New York: Researchers have identified a gene which may be associated with the initiation of nonalcoholic fatty liver disease (NAFLD), the most common cause of liver damage.
Sequencing biochemical molecules obtained from liver biopsies of 30 female candidates for gastric bypass surgery, the researchers observed a significant suppression of a protein called FOX03 in damaged livers, compared to those without liver damage.
The findings suggest a potential role for this gene in the initiation of liver disease.
“To our knowledge, this is the first study to apply a high-throughput sequencing approach to the investigation of liver microRNAs (miRNAs) in NAFLD-related liver damage,” DiStefano said the study’s senior author Johanna DiStefano from Translational Genomics Research Institute (Tgen) in Arizona, US.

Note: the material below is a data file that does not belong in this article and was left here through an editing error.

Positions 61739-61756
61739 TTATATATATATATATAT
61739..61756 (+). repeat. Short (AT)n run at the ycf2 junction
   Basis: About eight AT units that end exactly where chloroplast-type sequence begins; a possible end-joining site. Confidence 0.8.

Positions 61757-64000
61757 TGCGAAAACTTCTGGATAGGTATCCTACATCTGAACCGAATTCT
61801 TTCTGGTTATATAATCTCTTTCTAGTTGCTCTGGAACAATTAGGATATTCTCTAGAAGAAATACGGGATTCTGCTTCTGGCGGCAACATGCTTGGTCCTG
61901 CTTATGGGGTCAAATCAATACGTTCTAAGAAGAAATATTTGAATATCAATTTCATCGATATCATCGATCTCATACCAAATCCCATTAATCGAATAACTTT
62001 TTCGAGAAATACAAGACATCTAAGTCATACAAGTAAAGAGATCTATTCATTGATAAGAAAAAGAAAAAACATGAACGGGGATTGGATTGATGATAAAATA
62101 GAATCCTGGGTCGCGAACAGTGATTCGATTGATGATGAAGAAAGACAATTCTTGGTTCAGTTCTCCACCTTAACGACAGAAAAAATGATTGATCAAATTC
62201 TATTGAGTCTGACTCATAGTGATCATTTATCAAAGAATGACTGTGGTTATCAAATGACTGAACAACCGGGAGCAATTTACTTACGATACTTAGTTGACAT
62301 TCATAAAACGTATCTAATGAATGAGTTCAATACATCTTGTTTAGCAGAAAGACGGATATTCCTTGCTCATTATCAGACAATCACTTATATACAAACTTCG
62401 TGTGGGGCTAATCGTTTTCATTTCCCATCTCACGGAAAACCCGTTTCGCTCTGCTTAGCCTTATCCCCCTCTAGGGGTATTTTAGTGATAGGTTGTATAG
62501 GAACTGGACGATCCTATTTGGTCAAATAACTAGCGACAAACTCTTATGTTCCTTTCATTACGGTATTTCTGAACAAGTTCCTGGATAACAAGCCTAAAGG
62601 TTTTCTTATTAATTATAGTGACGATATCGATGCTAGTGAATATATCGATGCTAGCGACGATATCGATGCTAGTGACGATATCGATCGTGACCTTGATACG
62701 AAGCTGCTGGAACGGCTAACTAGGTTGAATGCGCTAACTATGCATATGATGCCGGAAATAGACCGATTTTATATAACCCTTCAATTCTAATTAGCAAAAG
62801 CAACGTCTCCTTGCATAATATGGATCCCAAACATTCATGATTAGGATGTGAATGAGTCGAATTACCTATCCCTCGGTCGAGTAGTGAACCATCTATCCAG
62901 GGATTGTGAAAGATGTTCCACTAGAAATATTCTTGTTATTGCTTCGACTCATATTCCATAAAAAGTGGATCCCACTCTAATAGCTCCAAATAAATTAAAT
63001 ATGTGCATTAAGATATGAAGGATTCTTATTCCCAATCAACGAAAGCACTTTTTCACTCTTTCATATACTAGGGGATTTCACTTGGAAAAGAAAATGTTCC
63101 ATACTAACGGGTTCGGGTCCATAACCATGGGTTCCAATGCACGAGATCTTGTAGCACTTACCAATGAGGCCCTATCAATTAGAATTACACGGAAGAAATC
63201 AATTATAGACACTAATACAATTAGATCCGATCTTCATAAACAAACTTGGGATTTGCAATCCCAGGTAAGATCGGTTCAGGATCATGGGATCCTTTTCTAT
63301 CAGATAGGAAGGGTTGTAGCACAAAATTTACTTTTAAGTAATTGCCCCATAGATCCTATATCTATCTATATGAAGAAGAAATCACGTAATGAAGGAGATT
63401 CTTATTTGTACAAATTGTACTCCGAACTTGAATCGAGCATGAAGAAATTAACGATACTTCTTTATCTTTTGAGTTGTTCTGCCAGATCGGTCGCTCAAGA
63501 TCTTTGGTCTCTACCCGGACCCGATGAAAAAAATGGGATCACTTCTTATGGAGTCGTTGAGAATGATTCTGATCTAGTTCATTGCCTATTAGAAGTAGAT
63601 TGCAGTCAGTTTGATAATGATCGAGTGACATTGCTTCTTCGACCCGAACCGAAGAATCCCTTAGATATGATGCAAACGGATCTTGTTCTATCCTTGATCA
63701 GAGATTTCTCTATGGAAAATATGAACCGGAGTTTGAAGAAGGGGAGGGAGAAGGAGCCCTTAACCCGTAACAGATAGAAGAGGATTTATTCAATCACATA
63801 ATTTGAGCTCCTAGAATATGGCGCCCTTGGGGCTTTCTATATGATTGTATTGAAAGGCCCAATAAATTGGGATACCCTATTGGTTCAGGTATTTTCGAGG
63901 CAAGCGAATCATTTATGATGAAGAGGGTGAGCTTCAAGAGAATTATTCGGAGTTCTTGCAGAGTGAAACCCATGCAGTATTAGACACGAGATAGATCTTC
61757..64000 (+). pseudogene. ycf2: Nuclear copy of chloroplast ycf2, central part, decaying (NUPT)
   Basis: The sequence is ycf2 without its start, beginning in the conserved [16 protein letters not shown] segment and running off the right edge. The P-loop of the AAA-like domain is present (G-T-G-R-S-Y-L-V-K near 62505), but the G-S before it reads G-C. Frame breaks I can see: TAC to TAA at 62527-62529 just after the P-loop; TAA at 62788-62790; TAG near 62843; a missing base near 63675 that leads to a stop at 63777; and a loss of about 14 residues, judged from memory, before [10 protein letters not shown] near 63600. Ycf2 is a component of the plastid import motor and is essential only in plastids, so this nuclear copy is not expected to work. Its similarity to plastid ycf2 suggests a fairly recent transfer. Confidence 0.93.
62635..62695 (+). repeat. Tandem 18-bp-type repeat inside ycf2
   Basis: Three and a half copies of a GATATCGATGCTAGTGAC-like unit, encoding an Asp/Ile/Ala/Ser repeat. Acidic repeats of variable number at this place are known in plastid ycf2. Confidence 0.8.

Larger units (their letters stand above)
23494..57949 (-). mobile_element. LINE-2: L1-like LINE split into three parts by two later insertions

The miRNAs — RNA molecules that regulate gene expression — were obtained from liver biopsies of 30 female candidates for gastric bypass surgery: 15 with, and 15 without, NAFLD liver damage.
Using the most advanced technology to refine the data, researchers identified several potential gene targets associated with NAFLD-related liver damage.
Specifically, they found that a particular miRNA called miR-182 produced a strong association with a protein called FOX03.
“Because of the known role of miR-182 in mechanisms related to liver cancer, we sought to investigate this miRNA in NAFLD-related liver damage by looking at relevant target genes,” the study’s lead author Fatjon Leti, research associate at Tgen said.